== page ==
<*> Intel Speedstep on ICH-M chipsets (ioport interface)

Then, simply install powernowd as follows (debian-based systems)
apt-get install powernowd

You can monitor your CPU frequency at anytime with:
cat /proc/cpuinfo


There is more stuff but we will focus here on the basic needs. If you are interested in my .config kernel configuration file, just click here . Save and exit and do:

cp arch/i386/boot/bzImage /boot/268

Now create an entry in your bootloader. If you are using lilo, edit your /etc/lilo.conf and add:


(set your right root partition and then execute "lilo" in order to update your bootloader)

Now boot into your new kernel. You should have USB, network and audio working like a charm.


The next challenge was to get the widescreen to work, as the 1280x800 format requires a non-standard Modeline entry in the X11 configuration file. Well, it really took me no time to find it on the web, so I started downloading the NVIDIA video drivers (IA32) from Follow the nvidia installation instructions and then set your 1280x800 resolution by changing relevant X11 sections in your /etc/X11/XF86Config-4 file as follows:

Section "Screen"
DefaultDepth 24
SubSection "Display"
Depth 24
Modes "1280x800"
Device "Device[0]"
Identifier "Default Screen"
Monitor "Widescreen"

Section "Device"
Option "NvAGP" "1"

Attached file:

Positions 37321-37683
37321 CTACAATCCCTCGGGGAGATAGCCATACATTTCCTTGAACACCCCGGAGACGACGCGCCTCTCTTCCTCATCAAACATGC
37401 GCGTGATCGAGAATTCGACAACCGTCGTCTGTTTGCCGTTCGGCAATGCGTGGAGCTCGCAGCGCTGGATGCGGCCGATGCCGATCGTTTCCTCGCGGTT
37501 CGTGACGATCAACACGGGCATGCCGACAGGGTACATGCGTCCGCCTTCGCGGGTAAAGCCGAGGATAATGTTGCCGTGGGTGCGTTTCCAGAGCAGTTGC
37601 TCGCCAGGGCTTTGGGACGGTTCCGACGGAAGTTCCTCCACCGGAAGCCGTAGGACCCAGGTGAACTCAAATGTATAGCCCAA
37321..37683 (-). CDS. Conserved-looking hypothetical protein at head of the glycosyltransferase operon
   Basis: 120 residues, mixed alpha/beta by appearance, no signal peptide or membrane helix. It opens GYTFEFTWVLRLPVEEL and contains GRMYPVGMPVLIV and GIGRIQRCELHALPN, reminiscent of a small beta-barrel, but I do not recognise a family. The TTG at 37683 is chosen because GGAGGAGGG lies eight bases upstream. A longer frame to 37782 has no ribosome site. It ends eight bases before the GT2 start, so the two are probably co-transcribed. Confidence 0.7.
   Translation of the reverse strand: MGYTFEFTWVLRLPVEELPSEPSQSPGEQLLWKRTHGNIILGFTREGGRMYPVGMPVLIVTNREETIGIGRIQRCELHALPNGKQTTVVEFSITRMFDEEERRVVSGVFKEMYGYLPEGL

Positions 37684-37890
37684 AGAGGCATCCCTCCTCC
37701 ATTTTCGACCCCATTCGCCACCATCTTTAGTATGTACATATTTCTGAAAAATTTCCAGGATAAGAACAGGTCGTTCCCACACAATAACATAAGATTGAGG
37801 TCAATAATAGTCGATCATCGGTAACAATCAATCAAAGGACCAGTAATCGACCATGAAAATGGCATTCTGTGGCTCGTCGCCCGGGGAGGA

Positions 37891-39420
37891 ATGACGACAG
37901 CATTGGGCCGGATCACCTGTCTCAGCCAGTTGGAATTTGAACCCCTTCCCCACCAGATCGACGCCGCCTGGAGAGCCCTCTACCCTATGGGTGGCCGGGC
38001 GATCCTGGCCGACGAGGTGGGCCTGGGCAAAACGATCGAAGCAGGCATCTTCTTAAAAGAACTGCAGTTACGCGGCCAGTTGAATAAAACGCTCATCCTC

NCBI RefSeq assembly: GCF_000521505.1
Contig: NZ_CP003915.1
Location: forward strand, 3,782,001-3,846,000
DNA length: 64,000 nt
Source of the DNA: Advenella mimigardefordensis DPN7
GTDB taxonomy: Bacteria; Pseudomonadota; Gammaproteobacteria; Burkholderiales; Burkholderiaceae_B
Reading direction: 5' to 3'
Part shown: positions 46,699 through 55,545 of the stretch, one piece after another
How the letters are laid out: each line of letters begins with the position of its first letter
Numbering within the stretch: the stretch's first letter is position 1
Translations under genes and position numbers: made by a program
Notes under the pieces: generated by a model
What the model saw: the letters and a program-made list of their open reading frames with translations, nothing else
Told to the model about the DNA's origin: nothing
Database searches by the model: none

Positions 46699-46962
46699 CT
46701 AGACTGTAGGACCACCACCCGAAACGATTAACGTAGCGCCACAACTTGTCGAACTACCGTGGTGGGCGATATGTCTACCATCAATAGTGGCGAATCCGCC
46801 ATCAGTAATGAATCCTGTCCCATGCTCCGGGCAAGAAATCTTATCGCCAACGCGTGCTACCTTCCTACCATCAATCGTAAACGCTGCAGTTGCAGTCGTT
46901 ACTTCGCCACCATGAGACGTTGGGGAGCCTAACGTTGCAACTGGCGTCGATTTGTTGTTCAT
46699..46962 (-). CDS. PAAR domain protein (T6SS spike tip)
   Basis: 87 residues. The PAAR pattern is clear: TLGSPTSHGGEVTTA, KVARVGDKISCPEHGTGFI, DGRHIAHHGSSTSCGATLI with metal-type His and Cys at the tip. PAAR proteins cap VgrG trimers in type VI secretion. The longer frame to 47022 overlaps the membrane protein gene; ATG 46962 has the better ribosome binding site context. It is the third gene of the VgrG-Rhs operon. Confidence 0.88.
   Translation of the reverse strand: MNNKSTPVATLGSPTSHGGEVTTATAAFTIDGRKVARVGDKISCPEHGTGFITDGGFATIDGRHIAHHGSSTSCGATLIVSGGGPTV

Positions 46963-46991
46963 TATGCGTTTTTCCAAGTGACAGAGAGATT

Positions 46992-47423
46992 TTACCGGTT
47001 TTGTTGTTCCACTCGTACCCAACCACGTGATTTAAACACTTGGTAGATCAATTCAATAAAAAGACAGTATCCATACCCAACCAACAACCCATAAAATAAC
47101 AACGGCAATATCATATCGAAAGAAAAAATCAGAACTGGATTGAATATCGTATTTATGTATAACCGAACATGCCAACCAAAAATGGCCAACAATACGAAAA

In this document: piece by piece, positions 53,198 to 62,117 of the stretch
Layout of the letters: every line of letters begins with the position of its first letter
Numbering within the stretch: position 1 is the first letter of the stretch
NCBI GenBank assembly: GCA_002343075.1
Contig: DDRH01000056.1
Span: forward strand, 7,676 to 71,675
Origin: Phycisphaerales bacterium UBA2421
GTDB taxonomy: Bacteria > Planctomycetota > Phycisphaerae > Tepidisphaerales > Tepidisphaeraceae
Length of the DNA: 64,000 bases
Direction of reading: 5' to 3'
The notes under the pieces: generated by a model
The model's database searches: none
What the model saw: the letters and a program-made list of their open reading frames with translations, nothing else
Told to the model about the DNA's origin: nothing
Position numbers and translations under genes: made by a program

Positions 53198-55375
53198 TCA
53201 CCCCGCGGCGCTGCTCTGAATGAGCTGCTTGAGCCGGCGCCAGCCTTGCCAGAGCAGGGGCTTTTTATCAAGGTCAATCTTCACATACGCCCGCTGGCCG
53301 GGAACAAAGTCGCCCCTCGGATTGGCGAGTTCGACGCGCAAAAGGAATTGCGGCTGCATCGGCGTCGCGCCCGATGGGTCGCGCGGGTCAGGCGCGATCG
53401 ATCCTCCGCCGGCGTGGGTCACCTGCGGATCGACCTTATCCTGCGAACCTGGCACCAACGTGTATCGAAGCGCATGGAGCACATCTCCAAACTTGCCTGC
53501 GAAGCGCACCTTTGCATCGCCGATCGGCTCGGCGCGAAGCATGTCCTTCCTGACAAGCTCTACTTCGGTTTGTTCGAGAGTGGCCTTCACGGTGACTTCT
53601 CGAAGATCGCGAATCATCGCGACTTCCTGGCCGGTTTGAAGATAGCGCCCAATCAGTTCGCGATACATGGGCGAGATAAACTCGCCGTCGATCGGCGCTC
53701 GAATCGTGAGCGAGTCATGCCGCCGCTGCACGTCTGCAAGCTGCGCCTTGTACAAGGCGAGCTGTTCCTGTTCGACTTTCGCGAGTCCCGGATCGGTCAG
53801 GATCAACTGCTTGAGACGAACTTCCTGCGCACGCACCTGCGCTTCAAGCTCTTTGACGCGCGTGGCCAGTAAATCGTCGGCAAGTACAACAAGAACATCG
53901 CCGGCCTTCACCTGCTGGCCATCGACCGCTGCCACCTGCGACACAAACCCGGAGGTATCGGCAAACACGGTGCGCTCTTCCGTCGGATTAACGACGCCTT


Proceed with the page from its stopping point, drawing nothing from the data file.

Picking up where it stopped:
Option "NoLogo" "1"
BoardName "GeForce FX"
BusID "1:0:0"
VideoRam 32768
Driver "nvidia"
Identifier "Device[0]"
VendorName "NVidia"

Section "Monitor"
Identifier "Widescreen"
VendorName "Generic"
ModelName "Flat Panel 1280x800"
HorizSync 31.5-100
VertRefresh 59-76
Option "IgnoreEDID" "1"
Modeline "1280x800" 83.91 1280 1312 1624 1656 800 816 824 841

A quick test with glxgears reports almost 2500fps which seems to be quite ok : ) 


I don't really need the modem and haven't had time to mess up with it. However, here is a great article on how to get it to work (in spanish):


As far as the wi-fi, there are two options for the Intel PRO/Wireless 2100:

Linux drivers: There is a project on sourceforge which seems to be on an early stage and unfortunately did not work for me. The webpage is In my case I've got everything to compile and the module to load without any errors, but my new network interface will simply not show up. No trace of any errors whatsoever, it simply did not work for me.

Windows drivers: There is a project called ndiswrapper. It is a kernel module that actually provides runs the windows NDIS drivers provided by vendors. The webpage is available at

Installation is quick and easy. Download the source and compile with make && make install. Now you have to download the windows drivers from Intel and execute the installation with wine. Just click next next as all you care about is about obtaining the following files:


With those files in the current directory, execute:

ndiswrapper -i w70n501.inf
modprobe ndiswrapper

Your wireless interface should be enabled as wlan0.

That is all for now. I am very happy with the performance of this machine running linux. Openoffice launches in no time even without prelinking and everything moves extremely quickly with XFCE4. Here is a screenshot:

Running Linux on Toshiba SM30